A couple of weeks ago, in a forest, a woman wandered over to me and asked “Is this Narnia?”
Anywhere else, this would have been a really strange question. But we were at a festival, one of those summer gatherings that resembles a collective psychotic break. We were in a forest the festival had dubbed “the faraway forest,” and I was there ostensibly to “perform” alongside my friend J, who writes a column about fashion for the Times.* Concretely, this meant helping her create dresses made of cellophane that she then attempted to spray with fake snow. I was sporting an Edwardian-style cape. J dubbed me “the Snow Queen of Latitude.”
“No,” I told the woman, who maybe got the Snow Queen reference. “Narnia is down the hill.” There was apparently an actual Narnia-themed event taking place not so far away from us in the faraway forest, which I heard involved a wardrobe and some dress-up. (It was unclear if you could actually walk through the wardrobe, and whether there would be talking animals on the other side if you did.)
We were not in the best of moods for this level of whimsy, having arrived at Latitude at around noon that day in the middle of a torrential downpour. (It was “pissing down” as the locals say.) J’s agent had our tent. We had no cell phone reception and could not reach said agent. Carrying all our crap, we walked for what felt like hours from the production tent to the performers’ camping area. The mud was already about 5 inches deep and it was everywhere. Not a dry spot to stop and sit. Finally we were found, and fed, and our tent was pitched, and we could throw our stuff down in it. Finally we could head back to the Faraway forest and do J’s event.
As the Snow Queen of Latitude, I felt slightly miffed at the lack of information about the festival and what it had to offer. The production office tied performer’s badges around our wrists, but did not equip us with a programme. We kept trying to find one, until finally we were told they came in the form of a weighty paperback novel, and cost 9 pounds. “9 pounds!” We resigned ourselves to not knowing what was going on.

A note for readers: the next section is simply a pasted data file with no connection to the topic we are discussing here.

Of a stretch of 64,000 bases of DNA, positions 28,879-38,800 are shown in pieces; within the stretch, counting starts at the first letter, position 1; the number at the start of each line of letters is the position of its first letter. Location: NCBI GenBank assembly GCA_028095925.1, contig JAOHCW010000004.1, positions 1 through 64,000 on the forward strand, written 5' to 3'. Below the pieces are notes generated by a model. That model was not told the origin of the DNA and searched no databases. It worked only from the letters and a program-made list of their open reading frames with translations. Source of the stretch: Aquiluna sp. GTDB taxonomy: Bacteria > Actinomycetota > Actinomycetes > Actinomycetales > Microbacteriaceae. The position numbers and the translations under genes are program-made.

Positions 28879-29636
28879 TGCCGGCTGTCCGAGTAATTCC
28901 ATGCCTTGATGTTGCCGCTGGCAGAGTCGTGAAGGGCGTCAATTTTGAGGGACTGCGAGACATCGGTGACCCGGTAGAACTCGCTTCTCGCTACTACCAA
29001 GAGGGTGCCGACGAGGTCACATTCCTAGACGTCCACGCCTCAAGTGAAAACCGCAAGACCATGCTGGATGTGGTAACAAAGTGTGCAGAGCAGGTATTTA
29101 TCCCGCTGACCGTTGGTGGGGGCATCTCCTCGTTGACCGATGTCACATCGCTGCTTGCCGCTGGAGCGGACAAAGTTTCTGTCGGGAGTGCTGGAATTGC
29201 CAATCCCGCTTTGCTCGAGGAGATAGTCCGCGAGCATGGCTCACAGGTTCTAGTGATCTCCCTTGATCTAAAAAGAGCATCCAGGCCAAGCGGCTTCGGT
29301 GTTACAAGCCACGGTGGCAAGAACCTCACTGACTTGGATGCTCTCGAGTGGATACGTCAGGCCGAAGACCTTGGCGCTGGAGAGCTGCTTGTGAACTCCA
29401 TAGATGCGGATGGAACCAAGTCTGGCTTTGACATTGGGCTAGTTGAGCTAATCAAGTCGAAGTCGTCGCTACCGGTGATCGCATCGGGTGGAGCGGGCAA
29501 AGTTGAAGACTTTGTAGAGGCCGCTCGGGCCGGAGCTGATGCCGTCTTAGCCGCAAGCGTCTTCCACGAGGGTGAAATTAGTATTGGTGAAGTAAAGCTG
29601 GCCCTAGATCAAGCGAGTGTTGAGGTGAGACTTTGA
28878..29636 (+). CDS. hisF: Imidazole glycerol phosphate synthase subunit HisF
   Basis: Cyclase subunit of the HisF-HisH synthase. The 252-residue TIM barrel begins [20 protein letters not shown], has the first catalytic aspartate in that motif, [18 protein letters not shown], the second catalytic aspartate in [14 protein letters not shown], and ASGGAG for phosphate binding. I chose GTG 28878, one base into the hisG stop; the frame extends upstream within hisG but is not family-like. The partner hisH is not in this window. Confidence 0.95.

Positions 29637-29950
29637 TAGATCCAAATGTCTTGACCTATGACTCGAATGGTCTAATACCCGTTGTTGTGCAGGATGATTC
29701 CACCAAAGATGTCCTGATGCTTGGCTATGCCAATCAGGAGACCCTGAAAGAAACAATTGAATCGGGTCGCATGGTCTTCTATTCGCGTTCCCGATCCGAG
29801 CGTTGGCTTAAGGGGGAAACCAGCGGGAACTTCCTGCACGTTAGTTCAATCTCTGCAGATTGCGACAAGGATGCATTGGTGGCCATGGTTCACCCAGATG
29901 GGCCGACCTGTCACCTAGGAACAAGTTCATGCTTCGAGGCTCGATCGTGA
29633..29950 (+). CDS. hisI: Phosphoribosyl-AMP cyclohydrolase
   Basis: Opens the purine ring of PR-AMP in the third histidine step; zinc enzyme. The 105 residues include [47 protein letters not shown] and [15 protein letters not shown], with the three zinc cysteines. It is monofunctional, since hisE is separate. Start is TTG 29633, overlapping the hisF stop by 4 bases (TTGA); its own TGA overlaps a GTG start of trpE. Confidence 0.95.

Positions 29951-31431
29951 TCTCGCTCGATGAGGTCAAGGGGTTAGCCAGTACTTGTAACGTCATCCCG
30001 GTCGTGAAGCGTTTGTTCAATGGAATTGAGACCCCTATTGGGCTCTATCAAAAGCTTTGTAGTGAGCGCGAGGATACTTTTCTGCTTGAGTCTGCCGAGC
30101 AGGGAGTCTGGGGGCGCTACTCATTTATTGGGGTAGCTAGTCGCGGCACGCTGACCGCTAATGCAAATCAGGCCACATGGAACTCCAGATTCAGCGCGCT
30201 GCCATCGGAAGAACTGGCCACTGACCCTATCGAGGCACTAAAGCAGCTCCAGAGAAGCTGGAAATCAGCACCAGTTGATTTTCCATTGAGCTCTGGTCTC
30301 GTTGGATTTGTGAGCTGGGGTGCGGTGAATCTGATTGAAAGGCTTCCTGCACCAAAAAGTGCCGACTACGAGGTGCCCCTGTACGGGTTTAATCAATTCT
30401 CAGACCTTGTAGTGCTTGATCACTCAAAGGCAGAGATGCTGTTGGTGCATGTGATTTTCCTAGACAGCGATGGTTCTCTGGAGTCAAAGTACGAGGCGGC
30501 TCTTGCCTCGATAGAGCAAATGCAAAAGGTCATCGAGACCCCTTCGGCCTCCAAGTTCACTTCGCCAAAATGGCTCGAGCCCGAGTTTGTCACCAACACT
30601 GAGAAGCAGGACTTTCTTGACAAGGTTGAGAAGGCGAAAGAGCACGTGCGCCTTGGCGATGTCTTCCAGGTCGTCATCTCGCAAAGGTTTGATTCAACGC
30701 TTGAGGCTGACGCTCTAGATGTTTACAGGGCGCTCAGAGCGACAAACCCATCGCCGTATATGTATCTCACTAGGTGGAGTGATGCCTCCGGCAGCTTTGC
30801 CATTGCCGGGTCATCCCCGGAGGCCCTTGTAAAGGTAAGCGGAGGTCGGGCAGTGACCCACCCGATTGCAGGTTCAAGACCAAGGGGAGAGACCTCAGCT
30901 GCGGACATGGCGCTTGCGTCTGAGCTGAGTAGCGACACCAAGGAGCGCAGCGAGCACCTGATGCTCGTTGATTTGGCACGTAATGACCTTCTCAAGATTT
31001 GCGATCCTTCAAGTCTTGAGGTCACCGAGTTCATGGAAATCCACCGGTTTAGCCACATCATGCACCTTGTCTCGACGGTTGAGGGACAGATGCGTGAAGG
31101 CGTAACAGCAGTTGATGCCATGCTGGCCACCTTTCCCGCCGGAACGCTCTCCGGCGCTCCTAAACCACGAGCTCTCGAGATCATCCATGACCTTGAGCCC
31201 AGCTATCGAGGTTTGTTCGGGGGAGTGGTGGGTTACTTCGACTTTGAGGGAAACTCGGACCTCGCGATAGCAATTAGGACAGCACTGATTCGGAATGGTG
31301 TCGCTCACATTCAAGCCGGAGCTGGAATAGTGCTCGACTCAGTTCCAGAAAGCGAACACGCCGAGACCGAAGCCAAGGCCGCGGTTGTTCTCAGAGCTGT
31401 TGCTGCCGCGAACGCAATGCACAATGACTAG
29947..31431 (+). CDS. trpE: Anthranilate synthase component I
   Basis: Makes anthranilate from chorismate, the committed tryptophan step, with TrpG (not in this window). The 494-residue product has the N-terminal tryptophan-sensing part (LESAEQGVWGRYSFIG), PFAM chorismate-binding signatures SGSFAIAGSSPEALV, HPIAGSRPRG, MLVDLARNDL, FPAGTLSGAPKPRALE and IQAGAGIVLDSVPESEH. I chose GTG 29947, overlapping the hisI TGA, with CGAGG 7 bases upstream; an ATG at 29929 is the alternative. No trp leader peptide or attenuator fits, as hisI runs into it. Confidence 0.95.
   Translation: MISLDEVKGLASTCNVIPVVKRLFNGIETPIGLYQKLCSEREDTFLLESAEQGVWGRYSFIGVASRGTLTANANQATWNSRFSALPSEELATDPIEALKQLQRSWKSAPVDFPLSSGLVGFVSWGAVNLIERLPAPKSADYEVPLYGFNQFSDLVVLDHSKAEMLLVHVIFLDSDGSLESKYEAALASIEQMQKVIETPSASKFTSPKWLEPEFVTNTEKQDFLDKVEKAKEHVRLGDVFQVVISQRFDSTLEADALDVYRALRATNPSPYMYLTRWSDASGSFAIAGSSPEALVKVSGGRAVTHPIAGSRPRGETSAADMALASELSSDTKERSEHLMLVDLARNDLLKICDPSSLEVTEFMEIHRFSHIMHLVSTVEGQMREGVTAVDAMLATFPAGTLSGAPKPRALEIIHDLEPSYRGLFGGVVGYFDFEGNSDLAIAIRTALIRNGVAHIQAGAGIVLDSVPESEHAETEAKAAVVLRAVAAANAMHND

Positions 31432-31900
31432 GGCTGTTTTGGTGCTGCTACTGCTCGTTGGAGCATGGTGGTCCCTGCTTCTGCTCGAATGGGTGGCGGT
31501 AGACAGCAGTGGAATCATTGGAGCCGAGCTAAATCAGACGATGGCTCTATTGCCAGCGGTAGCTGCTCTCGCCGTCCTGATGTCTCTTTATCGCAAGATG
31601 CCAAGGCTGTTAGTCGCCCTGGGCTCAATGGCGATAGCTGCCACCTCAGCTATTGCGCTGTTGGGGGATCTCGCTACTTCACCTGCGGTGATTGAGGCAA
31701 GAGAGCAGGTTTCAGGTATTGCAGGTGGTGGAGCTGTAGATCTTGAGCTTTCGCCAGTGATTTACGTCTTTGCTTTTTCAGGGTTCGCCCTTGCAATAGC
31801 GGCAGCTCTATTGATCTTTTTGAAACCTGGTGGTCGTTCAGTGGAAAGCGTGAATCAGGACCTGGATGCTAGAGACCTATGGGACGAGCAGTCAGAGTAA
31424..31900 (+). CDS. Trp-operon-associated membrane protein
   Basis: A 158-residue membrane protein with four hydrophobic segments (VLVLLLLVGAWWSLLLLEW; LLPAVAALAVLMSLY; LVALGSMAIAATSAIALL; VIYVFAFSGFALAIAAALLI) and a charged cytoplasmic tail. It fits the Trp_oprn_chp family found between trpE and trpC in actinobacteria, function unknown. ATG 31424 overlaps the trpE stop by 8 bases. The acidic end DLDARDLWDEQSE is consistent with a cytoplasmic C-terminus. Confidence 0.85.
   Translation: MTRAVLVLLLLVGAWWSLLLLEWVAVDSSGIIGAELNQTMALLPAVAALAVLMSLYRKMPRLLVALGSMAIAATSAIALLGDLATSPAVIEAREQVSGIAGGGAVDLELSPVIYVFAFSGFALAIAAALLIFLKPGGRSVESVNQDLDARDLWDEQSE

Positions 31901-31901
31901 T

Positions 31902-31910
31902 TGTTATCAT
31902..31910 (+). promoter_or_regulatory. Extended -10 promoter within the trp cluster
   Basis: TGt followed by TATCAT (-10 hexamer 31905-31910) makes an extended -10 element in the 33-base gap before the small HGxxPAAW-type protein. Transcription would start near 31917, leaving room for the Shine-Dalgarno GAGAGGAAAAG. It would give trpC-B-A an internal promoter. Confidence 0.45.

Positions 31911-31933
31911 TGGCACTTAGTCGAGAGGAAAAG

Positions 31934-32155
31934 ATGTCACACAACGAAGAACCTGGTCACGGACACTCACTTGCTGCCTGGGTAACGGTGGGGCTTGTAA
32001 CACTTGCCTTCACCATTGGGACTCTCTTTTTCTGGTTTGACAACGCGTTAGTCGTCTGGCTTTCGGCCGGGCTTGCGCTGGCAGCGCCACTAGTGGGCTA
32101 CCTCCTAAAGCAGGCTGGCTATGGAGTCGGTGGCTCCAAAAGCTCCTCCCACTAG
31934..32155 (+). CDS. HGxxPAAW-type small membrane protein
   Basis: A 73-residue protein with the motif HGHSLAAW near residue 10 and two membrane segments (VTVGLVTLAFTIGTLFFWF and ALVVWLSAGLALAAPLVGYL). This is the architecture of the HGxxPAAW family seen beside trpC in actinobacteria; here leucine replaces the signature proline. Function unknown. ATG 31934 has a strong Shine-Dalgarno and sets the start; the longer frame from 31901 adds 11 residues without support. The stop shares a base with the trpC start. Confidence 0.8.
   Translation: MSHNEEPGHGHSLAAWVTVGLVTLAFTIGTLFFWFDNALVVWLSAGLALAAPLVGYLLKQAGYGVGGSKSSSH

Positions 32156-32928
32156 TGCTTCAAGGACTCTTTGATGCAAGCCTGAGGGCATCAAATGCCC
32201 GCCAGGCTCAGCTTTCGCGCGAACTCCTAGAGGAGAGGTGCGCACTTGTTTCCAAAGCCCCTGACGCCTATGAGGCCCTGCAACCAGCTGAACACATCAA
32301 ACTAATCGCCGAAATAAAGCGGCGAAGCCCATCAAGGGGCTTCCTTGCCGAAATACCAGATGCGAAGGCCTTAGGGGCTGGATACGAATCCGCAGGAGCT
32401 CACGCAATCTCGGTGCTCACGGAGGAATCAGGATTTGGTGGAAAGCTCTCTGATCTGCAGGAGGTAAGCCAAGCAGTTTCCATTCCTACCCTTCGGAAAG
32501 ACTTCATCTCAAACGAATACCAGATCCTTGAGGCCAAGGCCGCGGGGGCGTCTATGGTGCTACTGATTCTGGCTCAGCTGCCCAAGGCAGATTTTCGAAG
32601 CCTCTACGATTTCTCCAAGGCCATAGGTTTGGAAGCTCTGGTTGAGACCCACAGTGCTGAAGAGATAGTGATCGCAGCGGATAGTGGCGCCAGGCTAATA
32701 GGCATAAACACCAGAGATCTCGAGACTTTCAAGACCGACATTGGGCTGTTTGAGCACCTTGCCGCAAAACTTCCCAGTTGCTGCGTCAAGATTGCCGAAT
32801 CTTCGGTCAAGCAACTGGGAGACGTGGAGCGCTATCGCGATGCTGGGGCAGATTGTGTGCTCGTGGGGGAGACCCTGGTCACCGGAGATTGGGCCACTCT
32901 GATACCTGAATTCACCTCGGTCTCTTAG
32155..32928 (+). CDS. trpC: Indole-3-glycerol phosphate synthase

The festival, then, took place in a kind of haze. There were multicolored sheep, why I don’t know, and that night a woman dangled above a bridge, attached to a giant glowing purple moon, as the crowd below gawked and gasped. I don’t know who she was either. We were taken to hear a singer called Steve Mason, who was a bit emo when we first got there but stepped it up a bit by the end, and concluded his set by calling out to the crowd: “Don’t let those cunts get you down!”
“What cunts?” I asked, as I had just come back from the loo, and was feeling a bit lost. “Which cunts?”
“Oh, you know,” our friend said. “Just, like, The Man.”
We were in our sleeping bags by 12:30, after an ill-advised late night stop at a food stand, where I had some kind of chicken kebab. It was about 5 am when I was woken up by stomach convulsions so painful and so deep they could easily have been confused with labor pains. Then the migraine set in. Sunday, then, could be summarized thusly: nausea, dizziness, chills, projectile vomiting, ambulance, first aid tent, more puking, dizziness, chills, napping, and then a really cute medic called Michael, who stuck his head under the covers where I was hiding and gave me the good drugs. We ended up missing our train back to Oxford and spent the night in Southwold, where my APC sunglasses were stolen the next day, but where I found a Barbour that suited me half-price.
The following weekend, we camped again, at Port Eliot. On which, more to come, with more literature and less puking.
*For the record, J has only good things to say about Latitude. All views expressed here are wholly my own and are not to be confused with hers, which she has recorded here. For her take on Southwold, see here.